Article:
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Using laplace transforms to solve IVP problems with cramers rule

  1. Mar 12, 2012 #1
    1. The problem statement, all variables and given/known data
    y'' + 4y = sin(2t)

    y(0) = 1
    y'(0) = 1



    2. Relevant equations
    cramers rule


    3. The attempt at a solution

    after isolating Y(s) i end up with:

    Y(s) = 2 / (s^2+4)^2 + s/(s^2+4)

    after i do partial fraction decomposition, i get 4 equations with 4 unknowns, A, B, C and D

    i inserted B = 2- 4D into other 3 equations..

    when i used cramers rule to get values for A , B and C I am getting zeroes for all three variables. (??) ..also, I noticed that each equation also equals zero, but im not seeing what that might mean?
    i am doing something wrong

    my 3 equations are:

    A + 5C + D = 0
    -A -5C + D = 0
    2A + 16C -4D = 0

    any help is really appreciated...thanks
    1. The problem statement, all variables and given/known data



    2. Relevant equations



    3. The attempt at a solution
     
    Last edited: Mar 12, 2012
  2. jcsd
  3. Mar 13, 2012 #2

    vela

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    I don't get the same thing as you did for Y(s). Are both y(0) and y'(0) supposed to equal 1, or is one of them equal to 0?

    It would help if you showed what terms you're trying to break Y(s) into.
     
  4. Mar 13, 2012 #3
    Thanks for the reply. yup you're right i copied down one of the IV's wrong; should be y(0) = 1 and y'(0) = 0. But I actually solved with the correct IV's, so my Y(s) is the same:
    heres how i got it

    s^2Y(s) -sf(0) - f'(0) + 4Y(s) = 2/(s^+4)

    Y(s) = 2 / (s^2+4)^2 + s/(s^2+4)


    Y(s) = 2/(s^2+4)^2 + 2/(s^2+4)

    i decomposed just the first term on RHS into this

    2/(s^2+4)^2 = As+B/(s^2+4) + Cs+D/(s^2+4)^2

    multiplying by the denom i get:

    2 = As+B + Cs+D/(s^2+4)

    i next plugged in values of s=-1, 0, 1 and 2

    this gave me 4 equations and 4 unknowns

    i then solved for B in terms of D which is B=2-4D

    i am now left with 3 equations 3 unknowns

    A + 5C + D = 0
    -A -5C + D = 0
    2A + 16C + 4D = 0


    but like i said in initial post, i am puzzled as to what all the zeroes mean? (equations wrong somehow?)

    Also, a quick aside question: i just learned cramers rule for 3 equations and 3 unknowns does the rule work exactly the same for 4 equations with 4 unknowns? (and beyond?) and also, the method seems really susceptible to basic book keeping mistakes.. is this just because i just learned it, or is it not a very fast and efficient method for solving equations? thanks again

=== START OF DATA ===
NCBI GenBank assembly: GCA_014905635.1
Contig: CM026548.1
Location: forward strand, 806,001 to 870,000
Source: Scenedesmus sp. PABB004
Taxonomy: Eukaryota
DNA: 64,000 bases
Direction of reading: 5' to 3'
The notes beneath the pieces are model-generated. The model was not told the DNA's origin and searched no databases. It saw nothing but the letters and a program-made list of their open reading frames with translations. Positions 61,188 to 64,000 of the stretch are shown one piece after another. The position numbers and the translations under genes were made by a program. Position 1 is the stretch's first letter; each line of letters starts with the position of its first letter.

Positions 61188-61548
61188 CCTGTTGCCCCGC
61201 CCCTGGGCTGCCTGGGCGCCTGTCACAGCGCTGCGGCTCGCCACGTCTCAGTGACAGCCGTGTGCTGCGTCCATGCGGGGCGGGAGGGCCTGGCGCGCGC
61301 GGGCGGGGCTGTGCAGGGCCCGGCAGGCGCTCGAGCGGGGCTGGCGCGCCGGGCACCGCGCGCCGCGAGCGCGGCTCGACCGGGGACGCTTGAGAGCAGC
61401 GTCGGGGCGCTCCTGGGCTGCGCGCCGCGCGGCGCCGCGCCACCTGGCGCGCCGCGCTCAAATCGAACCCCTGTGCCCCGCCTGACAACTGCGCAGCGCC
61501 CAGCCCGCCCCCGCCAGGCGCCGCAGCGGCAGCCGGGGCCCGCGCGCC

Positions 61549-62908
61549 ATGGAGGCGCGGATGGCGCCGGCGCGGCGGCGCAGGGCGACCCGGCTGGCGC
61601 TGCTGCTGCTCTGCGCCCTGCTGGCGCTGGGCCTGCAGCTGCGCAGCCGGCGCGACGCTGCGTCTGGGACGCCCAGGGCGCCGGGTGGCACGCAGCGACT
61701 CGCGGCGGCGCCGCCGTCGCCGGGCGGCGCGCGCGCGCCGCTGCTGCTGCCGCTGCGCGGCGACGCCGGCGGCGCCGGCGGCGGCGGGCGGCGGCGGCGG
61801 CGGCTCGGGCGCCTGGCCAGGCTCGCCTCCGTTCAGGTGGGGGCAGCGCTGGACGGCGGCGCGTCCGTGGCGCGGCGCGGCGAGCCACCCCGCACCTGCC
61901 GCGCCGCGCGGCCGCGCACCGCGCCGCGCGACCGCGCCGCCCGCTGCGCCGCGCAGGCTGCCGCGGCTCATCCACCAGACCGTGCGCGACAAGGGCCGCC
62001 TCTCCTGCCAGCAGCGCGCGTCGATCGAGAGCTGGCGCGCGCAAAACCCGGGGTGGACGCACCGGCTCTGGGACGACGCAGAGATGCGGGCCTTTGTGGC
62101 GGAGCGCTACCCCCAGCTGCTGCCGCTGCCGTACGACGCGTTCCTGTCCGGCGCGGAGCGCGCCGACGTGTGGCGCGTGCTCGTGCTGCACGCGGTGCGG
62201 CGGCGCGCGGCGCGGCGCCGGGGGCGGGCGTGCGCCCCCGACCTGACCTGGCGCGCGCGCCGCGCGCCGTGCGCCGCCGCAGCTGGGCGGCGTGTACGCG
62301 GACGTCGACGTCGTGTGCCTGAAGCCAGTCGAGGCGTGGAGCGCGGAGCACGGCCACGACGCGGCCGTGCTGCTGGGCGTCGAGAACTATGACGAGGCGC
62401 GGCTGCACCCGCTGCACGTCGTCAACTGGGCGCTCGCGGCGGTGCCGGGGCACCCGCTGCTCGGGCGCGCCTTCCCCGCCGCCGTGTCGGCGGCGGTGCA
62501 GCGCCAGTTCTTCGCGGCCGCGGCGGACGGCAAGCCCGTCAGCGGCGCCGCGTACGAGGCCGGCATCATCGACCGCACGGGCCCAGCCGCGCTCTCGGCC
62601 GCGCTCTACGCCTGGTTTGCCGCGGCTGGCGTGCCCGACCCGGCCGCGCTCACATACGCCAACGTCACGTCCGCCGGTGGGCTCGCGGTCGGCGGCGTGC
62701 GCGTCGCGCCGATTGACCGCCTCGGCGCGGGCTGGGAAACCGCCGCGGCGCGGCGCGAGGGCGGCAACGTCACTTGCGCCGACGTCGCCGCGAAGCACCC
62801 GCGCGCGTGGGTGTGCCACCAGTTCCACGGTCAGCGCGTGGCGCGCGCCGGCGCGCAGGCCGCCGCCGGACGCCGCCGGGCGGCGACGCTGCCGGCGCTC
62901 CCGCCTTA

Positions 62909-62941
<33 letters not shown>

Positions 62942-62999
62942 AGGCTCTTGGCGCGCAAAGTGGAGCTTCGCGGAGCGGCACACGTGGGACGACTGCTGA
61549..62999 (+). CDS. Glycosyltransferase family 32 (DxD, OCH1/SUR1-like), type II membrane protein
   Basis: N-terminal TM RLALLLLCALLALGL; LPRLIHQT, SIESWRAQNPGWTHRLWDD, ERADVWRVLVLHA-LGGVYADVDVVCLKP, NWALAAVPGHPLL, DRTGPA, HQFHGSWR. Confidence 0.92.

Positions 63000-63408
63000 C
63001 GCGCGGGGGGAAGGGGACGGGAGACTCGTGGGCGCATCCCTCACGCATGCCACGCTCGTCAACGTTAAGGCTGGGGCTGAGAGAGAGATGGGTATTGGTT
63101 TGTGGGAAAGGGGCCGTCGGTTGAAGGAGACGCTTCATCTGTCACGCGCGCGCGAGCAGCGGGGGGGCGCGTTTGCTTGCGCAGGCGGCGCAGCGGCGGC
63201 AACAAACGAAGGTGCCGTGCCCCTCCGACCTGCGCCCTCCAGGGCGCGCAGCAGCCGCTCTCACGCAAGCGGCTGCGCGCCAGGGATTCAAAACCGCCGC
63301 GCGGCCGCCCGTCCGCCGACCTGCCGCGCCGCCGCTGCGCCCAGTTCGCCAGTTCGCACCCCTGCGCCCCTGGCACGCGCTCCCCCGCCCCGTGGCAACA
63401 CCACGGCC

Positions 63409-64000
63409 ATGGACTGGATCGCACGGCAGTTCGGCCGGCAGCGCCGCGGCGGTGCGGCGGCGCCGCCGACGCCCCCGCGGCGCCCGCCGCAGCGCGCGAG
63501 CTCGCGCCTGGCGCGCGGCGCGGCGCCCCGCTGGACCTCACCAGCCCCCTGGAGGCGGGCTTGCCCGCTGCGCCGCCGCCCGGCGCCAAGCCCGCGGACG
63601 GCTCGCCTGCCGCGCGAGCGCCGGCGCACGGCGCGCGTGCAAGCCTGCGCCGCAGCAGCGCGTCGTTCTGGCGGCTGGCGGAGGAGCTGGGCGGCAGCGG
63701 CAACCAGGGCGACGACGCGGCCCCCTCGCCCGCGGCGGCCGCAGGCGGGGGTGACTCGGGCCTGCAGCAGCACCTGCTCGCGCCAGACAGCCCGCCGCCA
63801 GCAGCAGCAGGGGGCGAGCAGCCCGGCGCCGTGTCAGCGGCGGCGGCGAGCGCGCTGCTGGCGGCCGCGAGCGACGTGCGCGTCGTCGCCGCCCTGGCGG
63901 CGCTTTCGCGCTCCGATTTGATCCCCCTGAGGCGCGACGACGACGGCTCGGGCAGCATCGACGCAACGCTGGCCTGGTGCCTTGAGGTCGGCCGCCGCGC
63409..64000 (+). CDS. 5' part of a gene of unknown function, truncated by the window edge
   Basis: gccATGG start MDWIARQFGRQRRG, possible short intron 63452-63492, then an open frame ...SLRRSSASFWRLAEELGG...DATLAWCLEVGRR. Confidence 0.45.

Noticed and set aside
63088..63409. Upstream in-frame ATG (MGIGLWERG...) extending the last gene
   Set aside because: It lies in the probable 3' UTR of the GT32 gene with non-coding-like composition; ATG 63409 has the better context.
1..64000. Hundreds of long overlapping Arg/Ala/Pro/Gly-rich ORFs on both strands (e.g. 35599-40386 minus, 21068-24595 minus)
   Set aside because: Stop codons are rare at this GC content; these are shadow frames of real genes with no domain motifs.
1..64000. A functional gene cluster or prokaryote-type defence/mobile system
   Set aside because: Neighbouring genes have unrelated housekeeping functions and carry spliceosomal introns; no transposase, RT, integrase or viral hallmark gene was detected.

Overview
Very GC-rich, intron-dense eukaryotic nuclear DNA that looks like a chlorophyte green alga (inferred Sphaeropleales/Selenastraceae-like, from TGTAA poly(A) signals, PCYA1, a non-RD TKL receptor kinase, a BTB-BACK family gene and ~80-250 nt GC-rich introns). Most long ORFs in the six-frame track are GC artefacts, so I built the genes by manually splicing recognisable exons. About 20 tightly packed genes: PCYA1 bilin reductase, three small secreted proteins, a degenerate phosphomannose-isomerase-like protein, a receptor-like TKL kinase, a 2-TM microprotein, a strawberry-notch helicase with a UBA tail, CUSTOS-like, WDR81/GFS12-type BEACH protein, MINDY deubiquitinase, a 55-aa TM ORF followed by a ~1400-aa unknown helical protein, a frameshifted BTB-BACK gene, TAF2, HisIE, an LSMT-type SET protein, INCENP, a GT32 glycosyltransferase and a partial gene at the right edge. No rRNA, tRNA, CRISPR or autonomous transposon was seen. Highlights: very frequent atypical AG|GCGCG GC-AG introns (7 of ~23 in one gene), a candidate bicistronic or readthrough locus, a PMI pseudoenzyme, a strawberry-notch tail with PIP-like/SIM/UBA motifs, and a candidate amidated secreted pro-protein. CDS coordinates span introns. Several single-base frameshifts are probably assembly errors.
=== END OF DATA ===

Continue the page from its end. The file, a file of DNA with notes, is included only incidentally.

UPDATE: i just plugged in my (originally) 4 equations into cramers rule calculator and got A=C=D=0 and B=2

    that would mean my decomposition = 2/s^2+4 + 2/s^2+4

    = sin2t + sin2t = 2sin2t
    but the book solution is cos2t - (1/4)tcos2t + (1/8) sin2t
     
    Last edited: Mar 13, 2012
  5. Mar 13, 2012 #4

    vela

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    You really need to get in the habit of using parentheses. You might notice that the LHS is exactly what you'd get when A=B=C=0 and D=2. In other words, it's already in the form you want.

    You made an algebra mistake. Since you multiplied by (s2+4)2, you should have
    $$2 = (As+B)(s^2+4) + Cs+D$$ If you solve for the coefficients, you'll indeed find that A=B=C=0 and D=2.
    Yes, Cramer's rule works for any number of unknowns. I find it's actually a nice method to use when you have unpleasant coefficients. For larger systems, it gets unwieldy simply because calculating determinants of large matrices is a pain. The largest system I'd use it for is probably one with three unknowns, unless I happened to have a lot of zero coefficients to make the big determinants easy to calculate.

    You will find it helpful to consider the derivative
    $$\frac{d}{ds} \left( \frac{2}{s^2+4} \right)$$ and use the property of the Laplace transform involving F'(s).
     
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